The passage informs about the strategies of the appropriation of the colonizer’s language by a formerly colonized. However, the context of this paper excludes any aspect of dialectical discussion about “colonizer” and “colonized”, English is merely called upon as a means of subversion[5] and resistance. It is, henceforth, a marker of the body of literature written by those writers who are permanently dwelling between Britain and the Arab world, or those whose identity is hybridized running the two cultures.

What motivates the choice of Arab women writers in Britain rather than Arab men is, first, Layla Al Maleh’s description of this literature as “mostly female, feminist, diasporic in awareness, and political in character.” (Al Maleh, 2009, p. 13) The tone of Al Maleh seems implicitly rebellious delineating the awareness of Arab women when committed to a struggle of twofold aspects; voicing their feminine experience in contrast to the hegemony of men on the one hand. On the other hand, their strife within the Western academic circles where their works are often confusingly read thorough the long conflicting history of the West and Islam[6]. Their literary writings are indeed manipulated to further enroot the stereotypes about them so that to meet the Western readers expectations.

$14.    The Arab-British confusion in FadiaFaqir’sMy Name is Selma

In the largely rising scale of Arab emigration to Great Britain since the second half of the twentieth century, and the success with which authors of the new diaspora have practiced the genre of the novel, the acknowledging of the feminist voices in reporting and further mediating their views about the dialectic of “longing” an “belonging” suggests a challenging (re) definition of concepts such as ‘Arabness’ and ‘feminism’. Major contemporary Arab women writers have convincingly used English to describe both their personal and their ethnic counterparts’ experiences on this side of the continent producing, therefore, a worthwhile reading body of novels that do not only highlight their freeing process from male oppression but suggesting also the need for thinking the relation between diaspora and gender. 

My Name is Selma centers on a young shepherdess, who flees her village of Hima in the Levant, and forced to live in Britain to escape the consequences of her illicit pregnancy. Her brother, and in pursuit of redeeming the family honour, decides to kill her after being denounced by the lover. A Lebanese nun, who devotes her life to the rescue of the illicitly pregnant girls whose lives are menaced by their families, decides to smuggle Selma to a convent in Lebanon. Selma, then, is adopted by the British nun Miss Archer. The latter changes the name of Selma to Sally and arranges to send her to Britain. At her arrival there Selma’s identity is questioned by the immigration authorities, and after two-months detention she is finally authorized an entrance to Britain.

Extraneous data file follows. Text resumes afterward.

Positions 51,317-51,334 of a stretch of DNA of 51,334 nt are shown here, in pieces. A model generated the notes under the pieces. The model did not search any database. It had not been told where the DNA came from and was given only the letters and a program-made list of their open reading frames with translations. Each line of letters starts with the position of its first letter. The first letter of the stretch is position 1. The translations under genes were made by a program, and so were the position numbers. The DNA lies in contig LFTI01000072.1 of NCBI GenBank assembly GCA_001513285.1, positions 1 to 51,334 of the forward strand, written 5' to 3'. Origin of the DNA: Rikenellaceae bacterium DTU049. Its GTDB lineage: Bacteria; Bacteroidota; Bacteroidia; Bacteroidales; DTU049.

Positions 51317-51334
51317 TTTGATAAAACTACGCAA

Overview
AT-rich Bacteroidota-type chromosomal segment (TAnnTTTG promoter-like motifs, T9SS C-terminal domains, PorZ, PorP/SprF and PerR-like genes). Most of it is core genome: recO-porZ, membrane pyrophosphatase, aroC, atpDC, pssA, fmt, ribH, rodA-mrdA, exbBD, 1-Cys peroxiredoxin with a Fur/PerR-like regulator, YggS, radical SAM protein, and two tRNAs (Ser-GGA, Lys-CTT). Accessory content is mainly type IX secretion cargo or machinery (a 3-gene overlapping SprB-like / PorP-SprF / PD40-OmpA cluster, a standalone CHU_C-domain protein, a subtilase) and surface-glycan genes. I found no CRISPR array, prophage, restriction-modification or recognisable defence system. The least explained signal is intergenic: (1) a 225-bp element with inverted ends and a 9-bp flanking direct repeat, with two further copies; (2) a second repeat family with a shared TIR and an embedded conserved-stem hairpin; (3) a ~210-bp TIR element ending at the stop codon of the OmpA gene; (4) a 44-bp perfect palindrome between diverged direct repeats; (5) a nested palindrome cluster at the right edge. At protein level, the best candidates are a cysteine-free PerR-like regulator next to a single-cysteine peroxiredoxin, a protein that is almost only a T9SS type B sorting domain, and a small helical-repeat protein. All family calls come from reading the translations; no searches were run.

The story then develops through depiction of the daily practices of Selma in Britain throughout her various meetings with other women from different ethnic backgrounds. First, the encounter with Parvin, a second generation Asian British on the run from an arranged marriage, provided some enlightening facts about her citizenship in Britain. The process of integration starts when Selma finds work as seamstress at local tailor shop. Second, Selma’s meeting with Liz, a descendant of a former imperialist family turned drunkard, and with whom she shares a living when she left the hostel. The following encounter that nourishes the idea of cross-cultural dialogue is her friendship with Gwen, a retired Welsh headmistress. Ultimately she accepts the marriage proposal of her tutor in the Open University but she is shoot dead by her brother upon her return to her home village in the Levant.

The profile of Selma is very challenging as she develops from a Bedouin shepherdess to a successful migrant. Faqir in this novel pushes to the limits the question of the possibilities of integration, especially the abilities of her character as underprivileged Arab woman. At first level, this subject transcends the gender issue to draw our attention to the complexity of the Arabs’ situation in Britain through the specificities of Selma’s class as poor and marginalized. The most sounding contribution is the attempt to undermine the adopted picture of Arabs as rich investors who live abundantly and affluently in Britain. Camillia El-Solh calls for thinking about the hidden minority of the Arabs in Britain, so she notes